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Randomized Controlled Trial
. 2013 Jun;28(2):587-94.
doi: 10.1037/a0032634.

Exercise Holds Immediate Benefits for Affect and Cognition in Younger and Older Adults

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Free PMC article
Randomized Controlled Trial

Exercise Holds Immediate Benefits for Affect and Cognition in Younger and Older Adults

Candice L Hogan et al. Psychol Aging. .
Free PMC article

Abstract

Physical activity is associated with improved affective experience and enhanced cognitive processing. Potential age differences in the degree of benefit, however, are poorly understood because most studies examine either younger or older adults. The present study examined age differences in cognitive performance and affective experience immediately following a single bout of moderate exercise. Participants (144 community members aged 19 to 93) were randomly assigned to one of two experimental conditions: (a) exercise (15 min of moderate intensity stationary cycling) or (b) control (15 min completing ratings of neutral IAPS images). Before and after the manipulation, participants completed tests of working memory and momentary affect experience was measured. Results suggest that exercise is associated with increased levels of high-arousal positive affect (HAP) and decreased levels of low-arousal positive affect (LAP) relative to control condition. Age moderated the effects of exercise on LAP, such that younger age was associated with a drop in reported LAP postexercise, whereas the effects of exercise on HAP were consistent across age. Exercise also led to faster RTs on a working memory task than the control condition across age. Self-reported negative affect was unchanged. Overall, findings suggest that exercise may hold important benefits for both affective experience and cognitive performance regardless of age.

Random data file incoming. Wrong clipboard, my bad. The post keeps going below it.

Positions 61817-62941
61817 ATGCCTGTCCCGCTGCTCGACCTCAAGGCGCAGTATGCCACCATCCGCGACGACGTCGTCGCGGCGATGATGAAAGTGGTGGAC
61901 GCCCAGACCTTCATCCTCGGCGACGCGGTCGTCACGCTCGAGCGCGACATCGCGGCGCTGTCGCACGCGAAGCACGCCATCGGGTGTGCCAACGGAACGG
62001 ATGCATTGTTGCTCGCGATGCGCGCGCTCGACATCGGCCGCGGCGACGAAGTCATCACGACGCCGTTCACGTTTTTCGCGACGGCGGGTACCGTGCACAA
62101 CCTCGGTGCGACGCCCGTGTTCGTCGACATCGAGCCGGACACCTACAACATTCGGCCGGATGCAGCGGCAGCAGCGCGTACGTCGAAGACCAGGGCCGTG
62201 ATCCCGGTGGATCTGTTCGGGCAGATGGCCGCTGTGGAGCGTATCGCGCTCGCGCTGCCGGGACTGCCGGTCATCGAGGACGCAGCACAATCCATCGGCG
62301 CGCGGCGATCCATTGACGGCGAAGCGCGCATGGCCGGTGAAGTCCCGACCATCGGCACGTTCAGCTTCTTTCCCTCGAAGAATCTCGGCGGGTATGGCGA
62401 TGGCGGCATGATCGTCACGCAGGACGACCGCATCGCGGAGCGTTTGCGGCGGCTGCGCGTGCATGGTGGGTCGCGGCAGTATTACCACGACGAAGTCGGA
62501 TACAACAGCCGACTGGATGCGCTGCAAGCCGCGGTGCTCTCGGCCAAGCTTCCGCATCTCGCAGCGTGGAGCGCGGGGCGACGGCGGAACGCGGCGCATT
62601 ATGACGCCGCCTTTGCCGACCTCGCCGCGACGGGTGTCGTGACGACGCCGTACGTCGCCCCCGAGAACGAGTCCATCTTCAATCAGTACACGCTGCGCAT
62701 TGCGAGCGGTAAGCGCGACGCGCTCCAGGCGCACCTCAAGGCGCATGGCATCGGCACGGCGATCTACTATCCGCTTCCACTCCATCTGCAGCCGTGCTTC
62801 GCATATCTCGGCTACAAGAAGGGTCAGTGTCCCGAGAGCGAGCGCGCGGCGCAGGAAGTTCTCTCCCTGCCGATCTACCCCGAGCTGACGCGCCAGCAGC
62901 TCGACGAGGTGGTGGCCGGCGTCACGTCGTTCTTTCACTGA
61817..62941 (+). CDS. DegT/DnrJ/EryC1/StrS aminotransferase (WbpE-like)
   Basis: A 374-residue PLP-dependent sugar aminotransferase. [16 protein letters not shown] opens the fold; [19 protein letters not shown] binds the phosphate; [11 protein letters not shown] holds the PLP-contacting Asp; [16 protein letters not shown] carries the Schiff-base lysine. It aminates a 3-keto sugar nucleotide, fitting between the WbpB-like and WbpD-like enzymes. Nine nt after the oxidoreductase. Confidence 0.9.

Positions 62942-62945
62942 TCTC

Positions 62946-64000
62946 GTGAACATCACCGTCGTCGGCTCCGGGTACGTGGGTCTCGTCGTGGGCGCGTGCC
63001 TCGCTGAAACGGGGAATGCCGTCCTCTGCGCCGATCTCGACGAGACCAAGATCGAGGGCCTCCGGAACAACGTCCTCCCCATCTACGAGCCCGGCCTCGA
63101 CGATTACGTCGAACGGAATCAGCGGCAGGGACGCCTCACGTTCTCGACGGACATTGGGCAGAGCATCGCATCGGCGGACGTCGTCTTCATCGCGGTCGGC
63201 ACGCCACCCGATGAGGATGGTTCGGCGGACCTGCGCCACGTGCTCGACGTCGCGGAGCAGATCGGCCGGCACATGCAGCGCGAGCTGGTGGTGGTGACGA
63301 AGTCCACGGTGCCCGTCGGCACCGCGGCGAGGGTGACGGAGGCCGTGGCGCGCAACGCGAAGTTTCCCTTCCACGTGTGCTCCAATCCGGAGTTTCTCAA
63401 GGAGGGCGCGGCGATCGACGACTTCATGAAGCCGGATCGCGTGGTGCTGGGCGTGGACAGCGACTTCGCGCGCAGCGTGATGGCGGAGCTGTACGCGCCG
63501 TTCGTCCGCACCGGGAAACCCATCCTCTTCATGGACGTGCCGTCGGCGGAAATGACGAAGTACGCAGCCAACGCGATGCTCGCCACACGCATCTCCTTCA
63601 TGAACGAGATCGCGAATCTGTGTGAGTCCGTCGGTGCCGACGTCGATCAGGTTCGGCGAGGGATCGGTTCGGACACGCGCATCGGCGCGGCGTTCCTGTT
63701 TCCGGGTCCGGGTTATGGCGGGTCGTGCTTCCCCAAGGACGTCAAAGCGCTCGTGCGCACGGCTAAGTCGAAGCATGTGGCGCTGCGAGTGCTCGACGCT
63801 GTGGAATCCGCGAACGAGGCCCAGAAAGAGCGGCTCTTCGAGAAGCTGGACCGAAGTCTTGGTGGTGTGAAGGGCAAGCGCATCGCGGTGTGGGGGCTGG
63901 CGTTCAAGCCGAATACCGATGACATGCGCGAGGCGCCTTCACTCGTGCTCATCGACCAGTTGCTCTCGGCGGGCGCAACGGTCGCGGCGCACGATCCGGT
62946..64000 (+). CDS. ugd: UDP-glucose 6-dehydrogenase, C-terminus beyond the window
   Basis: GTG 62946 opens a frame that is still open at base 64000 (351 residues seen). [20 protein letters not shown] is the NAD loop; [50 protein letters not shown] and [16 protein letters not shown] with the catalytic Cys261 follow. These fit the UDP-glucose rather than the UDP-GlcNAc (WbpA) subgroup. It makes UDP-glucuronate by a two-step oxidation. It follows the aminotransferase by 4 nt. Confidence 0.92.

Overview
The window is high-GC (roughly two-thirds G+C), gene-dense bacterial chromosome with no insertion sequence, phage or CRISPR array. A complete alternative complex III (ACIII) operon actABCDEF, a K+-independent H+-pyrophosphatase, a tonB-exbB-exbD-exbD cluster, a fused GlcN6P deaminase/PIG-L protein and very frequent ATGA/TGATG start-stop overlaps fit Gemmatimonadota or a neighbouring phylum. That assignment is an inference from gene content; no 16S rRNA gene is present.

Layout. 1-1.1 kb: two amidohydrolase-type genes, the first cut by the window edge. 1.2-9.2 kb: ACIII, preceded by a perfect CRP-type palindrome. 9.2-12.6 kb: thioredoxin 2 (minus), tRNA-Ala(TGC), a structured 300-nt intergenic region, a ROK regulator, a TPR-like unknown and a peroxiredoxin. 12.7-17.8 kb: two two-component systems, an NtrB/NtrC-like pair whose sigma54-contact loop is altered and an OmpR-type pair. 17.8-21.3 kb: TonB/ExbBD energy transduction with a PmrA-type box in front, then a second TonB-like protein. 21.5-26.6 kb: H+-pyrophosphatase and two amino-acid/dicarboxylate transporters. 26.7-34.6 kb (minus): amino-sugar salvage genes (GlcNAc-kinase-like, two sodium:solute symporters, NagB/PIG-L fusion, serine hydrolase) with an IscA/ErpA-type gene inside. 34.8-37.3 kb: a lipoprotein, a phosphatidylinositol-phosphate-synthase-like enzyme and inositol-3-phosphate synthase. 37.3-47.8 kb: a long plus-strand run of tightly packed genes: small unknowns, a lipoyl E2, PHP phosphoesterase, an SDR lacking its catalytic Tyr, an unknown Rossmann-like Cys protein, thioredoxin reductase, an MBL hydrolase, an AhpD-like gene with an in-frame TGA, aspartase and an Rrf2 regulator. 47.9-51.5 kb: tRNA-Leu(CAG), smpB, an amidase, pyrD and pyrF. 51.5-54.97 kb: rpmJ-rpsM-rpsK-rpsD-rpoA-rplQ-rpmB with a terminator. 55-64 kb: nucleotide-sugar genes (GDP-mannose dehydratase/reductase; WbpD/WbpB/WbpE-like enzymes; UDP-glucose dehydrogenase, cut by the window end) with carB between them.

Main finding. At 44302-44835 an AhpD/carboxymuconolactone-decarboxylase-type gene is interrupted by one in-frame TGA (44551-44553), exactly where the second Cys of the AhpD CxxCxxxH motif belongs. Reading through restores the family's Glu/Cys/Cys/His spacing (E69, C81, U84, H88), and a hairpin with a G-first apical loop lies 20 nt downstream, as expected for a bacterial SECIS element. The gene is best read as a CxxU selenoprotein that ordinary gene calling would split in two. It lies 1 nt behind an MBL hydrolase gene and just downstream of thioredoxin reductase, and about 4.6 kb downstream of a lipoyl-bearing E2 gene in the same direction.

Figures

Figure 1
Figure 1
Effects of experimental condition and age on HAP and LAP affect. Note. Shading represents ± 1 SEM. High-arousal positive (HAP) affect and low-arousal positive (LAP) affect change scores are presented as standardized residuals obtained by regressing postmanipulation scores on baseline scores.
Figure 2
Figure 2
Effects of condition and age on 2-back accuracy and reaction time. Note. Shading represents ± 1 SEM. 2-back accuracy and RT change scores are presented as standardized residuals obtained by regressing postmanipulation scores on baseline scores. Negative scores represent faster RT.

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